The Oseberg ship (Norwegian: Osebergskipet) is a well-preserved Viking ship discovered in a large burial mound at the Oseberg farm near Tønsberg in Vestfold county, Norway. This ship is commonly acknowledged to be among the finer artifacts to have survived from the Viking Era. The ship and some of its contents are displayed at the Viking Ship Museum at Bygdøy on the western side of Oslo, Norway.
The Oseberg burial mound (Norwegian: Oseberghaugen ved Slagen from the Old Norse word haugr meaning kurgan mound or barrow) contained two female human skeletons as well as a considerable quantity of grave goods. The ship's interment into its burial mound dates from AD 834, but parts of the ship date from around 800, and the ship itself is thought to be older. It was excavated by Norwegian archaeologist Haakon Shetelig and Swedish archaeologist Gabriel Gustafson in 1904–1905.
The ship is a Karve, clinker built almost entirely of oak. It is 21.58 metres (70.8 ft) long and 5.10 metres (16.7 ft) broad, with a mast of approximately 9–10 metres (30–33 ft). With a sail of c. 90 square metres (970 sq ft), the ship could achieve a speed up to 10 knots. The ship has 15 pairs of oar holes, which means that 30 people could row the ship. Other fittings include a broad steering oar, iron anchor, gangplank, and a bailer. The bow and stern of the ship are elaborately decorated with complex woodcarvings in the characteristic "gripping beast" style, also known as the Oseberg style.
During the debate on whether to move the original ship to a new proposed museum, thorough investigations were made into the possibilities of moving the ship without damaging it. During the process, very thorough photographic and laser scans of both the outside and inside of the ship were made.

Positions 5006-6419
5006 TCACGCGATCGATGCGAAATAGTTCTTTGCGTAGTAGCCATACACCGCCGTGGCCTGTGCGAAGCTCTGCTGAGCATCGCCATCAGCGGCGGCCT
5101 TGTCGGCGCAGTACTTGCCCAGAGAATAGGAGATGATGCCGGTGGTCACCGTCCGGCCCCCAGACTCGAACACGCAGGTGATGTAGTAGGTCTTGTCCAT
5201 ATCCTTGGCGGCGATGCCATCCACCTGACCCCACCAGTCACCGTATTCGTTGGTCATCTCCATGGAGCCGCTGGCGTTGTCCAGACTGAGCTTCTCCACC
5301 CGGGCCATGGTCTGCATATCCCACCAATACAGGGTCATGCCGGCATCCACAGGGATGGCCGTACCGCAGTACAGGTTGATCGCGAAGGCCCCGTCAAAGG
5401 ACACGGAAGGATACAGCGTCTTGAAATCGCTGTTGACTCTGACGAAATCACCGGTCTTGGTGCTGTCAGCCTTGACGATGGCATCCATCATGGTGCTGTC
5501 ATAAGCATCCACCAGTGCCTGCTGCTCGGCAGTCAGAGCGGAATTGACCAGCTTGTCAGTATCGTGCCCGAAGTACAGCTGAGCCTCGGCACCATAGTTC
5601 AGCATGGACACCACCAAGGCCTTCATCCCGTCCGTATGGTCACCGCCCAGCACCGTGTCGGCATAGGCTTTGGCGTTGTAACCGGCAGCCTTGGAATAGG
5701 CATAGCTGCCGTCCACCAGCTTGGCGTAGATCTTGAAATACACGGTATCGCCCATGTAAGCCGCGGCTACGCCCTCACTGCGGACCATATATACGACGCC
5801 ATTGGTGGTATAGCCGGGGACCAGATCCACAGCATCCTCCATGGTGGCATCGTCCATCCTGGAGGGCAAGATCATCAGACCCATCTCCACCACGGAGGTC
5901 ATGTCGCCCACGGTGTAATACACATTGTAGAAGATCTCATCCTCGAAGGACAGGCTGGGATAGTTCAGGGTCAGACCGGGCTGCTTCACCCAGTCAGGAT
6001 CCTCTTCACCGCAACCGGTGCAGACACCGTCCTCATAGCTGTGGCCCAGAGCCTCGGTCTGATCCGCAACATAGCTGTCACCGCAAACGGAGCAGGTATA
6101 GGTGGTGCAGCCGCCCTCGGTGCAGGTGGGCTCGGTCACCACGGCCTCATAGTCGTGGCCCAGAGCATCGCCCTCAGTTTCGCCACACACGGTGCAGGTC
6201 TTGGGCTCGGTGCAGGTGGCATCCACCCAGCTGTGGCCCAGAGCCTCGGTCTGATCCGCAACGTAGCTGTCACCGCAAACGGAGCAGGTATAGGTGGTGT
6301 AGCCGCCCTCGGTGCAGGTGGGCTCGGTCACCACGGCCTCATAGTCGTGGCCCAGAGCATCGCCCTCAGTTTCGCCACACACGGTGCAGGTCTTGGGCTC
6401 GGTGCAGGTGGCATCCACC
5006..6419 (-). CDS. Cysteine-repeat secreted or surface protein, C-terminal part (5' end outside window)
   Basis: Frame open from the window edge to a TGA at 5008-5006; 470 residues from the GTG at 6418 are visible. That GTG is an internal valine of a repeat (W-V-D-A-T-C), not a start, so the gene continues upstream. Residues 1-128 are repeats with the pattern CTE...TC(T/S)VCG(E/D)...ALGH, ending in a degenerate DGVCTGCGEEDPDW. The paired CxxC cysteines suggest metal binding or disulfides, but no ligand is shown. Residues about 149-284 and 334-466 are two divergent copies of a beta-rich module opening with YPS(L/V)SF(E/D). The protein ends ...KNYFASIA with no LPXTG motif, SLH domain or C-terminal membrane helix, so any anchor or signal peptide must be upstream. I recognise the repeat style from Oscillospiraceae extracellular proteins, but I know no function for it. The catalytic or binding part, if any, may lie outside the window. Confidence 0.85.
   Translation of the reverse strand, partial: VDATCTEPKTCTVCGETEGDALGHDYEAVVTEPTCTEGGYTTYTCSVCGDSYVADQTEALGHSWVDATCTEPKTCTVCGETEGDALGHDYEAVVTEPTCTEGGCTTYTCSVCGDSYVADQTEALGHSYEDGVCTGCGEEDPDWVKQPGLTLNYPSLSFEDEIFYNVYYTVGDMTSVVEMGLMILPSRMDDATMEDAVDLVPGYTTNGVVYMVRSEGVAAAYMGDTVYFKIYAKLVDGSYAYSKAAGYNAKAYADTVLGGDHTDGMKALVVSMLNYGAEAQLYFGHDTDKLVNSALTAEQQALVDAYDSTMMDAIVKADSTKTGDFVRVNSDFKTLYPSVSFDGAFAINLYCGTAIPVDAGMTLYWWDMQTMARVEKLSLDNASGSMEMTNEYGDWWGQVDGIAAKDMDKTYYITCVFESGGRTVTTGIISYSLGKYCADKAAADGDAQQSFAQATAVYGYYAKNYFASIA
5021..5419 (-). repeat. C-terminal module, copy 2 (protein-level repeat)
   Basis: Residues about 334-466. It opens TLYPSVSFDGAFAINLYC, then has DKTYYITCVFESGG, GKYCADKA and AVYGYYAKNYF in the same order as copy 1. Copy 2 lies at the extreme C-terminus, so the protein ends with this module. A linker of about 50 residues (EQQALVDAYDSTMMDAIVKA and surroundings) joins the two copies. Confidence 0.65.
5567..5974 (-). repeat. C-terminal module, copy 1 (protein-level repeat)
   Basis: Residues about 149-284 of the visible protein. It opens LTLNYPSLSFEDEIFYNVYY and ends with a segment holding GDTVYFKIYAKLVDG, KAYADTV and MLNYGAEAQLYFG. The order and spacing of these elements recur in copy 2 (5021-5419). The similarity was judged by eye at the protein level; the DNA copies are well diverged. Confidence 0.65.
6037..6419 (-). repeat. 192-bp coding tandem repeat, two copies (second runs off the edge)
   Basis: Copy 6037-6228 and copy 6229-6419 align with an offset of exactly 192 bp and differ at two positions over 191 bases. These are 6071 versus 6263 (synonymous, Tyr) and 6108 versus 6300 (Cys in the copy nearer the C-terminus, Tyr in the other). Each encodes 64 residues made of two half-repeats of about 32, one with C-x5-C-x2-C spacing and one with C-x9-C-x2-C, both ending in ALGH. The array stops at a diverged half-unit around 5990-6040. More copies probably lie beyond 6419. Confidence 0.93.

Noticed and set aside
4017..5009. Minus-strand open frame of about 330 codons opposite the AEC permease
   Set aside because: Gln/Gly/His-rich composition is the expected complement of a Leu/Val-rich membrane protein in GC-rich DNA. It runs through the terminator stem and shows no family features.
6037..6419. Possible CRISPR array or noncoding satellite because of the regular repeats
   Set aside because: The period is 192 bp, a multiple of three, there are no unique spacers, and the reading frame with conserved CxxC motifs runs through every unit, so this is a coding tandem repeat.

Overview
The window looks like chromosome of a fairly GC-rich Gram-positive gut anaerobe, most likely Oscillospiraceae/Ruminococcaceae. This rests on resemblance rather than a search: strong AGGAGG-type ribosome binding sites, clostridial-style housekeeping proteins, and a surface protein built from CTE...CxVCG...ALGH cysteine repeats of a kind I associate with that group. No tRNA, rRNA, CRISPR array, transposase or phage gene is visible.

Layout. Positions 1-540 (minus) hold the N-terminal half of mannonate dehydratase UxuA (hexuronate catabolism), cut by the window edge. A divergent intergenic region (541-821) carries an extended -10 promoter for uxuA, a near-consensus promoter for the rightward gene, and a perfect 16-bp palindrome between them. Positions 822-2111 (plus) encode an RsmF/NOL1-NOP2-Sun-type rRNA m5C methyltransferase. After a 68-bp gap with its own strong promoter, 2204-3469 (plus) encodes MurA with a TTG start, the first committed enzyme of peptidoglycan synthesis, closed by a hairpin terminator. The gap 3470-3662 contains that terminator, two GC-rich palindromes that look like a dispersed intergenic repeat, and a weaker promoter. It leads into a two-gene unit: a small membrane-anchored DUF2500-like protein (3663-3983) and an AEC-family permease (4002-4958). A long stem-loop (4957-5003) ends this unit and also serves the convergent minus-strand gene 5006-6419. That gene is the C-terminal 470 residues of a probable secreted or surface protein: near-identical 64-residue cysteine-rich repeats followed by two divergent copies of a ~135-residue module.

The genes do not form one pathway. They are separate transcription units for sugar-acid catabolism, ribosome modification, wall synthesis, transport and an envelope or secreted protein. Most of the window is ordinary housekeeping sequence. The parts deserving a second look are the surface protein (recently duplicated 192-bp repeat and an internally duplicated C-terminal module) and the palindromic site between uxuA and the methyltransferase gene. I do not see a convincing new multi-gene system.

In 2004, an attempt to build a copy of the Oseberg ship was launched. A collective effort of Norwegian and Danish professional builders, scientist and volunteers engaged in this new attempt with the photo scans and laser scans made available free of charge to the enthusiastic builders. During this new attempt it was discovered that, during the initial restoration of the ship, a breach in one of the beams had been made and that the ship was therefore inadvertently shortened. That fact had not been appreciated earlier. It is believed this was perhaps the prime reason why several earlier replicas sank: previous attempts at working replicas had failed owing to a lack of correct data.
In 2010, a new reconstruction was started, entitled Saga Oseberg. Using timber from Denmark and Norway and utilizing traditional building methods from the Viking age, this newest Oseberg ship was successfully completed. On the 20th of June 2012 the new ship was launched from the city of Tønsberg. The ship floated very well and in March 2014 it was taken to open seas, with Færder as its destination, under full sail. A speed of 10 knots was achieved. The construction was a success, the ship performing very well. It demonstrated that the Oseberg ship really could have sailed and was not just a burial chamber on land.